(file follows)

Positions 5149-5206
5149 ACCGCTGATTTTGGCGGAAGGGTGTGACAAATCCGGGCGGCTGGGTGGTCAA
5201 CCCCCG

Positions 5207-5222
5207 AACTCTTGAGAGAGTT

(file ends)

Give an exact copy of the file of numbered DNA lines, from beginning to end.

Positions 5149-5206
5149 ACCGCTGATTTTGGCGGAAGGGTGTGACAAATCCGGGCGGCTGGGTGGTCAA
5201 CCCCCG

Positions 5207-5222
5207 AACTCTTGAGAGAGTT